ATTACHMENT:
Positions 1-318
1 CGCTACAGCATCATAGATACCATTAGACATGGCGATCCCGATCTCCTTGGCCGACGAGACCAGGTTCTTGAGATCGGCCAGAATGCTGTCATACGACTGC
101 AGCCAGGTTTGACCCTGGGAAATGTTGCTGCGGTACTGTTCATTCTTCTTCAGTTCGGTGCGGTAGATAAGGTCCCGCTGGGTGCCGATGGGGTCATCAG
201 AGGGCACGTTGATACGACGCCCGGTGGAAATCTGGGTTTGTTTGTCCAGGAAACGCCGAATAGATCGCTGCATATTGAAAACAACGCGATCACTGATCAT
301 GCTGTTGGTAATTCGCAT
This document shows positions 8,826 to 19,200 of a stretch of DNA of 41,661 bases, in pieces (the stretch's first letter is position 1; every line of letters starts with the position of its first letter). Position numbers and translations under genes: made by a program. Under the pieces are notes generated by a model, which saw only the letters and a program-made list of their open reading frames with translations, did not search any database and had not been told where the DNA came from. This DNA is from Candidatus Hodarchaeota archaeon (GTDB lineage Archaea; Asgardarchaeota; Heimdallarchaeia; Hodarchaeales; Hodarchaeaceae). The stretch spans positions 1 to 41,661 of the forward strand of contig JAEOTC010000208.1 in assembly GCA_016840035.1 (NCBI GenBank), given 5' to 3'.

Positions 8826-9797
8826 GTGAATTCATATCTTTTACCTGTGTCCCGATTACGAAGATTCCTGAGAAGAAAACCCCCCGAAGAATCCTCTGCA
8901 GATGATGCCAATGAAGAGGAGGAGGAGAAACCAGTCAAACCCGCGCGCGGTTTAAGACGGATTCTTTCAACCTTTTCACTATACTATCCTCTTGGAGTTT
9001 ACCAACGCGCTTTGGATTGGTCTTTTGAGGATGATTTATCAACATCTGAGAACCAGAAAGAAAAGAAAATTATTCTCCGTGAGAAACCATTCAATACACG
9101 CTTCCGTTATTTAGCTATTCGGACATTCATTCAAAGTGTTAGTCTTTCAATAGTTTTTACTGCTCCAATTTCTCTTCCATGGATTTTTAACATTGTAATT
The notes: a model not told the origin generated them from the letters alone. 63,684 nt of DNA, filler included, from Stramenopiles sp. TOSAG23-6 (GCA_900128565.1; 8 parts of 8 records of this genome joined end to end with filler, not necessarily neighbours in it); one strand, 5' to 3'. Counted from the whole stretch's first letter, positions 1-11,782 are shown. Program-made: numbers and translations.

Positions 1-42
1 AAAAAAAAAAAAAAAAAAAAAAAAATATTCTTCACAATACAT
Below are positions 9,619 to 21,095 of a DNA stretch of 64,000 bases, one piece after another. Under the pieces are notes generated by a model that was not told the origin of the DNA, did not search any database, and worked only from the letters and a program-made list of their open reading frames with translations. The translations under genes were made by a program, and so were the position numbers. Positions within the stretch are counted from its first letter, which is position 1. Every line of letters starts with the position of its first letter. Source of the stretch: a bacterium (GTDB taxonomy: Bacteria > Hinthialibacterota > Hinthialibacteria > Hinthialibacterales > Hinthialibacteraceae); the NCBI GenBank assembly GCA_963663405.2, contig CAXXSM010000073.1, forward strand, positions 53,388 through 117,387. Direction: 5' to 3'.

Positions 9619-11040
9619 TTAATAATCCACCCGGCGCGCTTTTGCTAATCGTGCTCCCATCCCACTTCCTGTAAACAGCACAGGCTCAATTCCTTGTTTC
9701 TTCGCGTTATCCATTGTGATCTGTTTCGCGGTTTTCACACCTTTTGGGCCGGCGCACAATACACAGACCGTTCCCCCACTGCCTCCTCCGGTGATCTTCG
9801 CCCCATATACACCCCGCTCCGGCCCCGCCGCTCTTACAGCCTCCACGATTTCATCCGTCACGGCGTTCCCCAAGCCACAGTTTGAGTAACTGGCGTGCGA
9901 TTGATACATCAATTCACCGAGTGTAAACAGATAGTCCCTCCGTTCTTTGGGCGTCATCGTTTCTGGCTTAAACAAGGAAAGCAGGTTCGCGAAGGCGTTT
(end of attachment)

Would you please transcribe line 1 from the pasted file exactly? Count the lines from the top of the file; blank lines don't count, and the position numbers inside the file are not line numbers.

Positions 1-318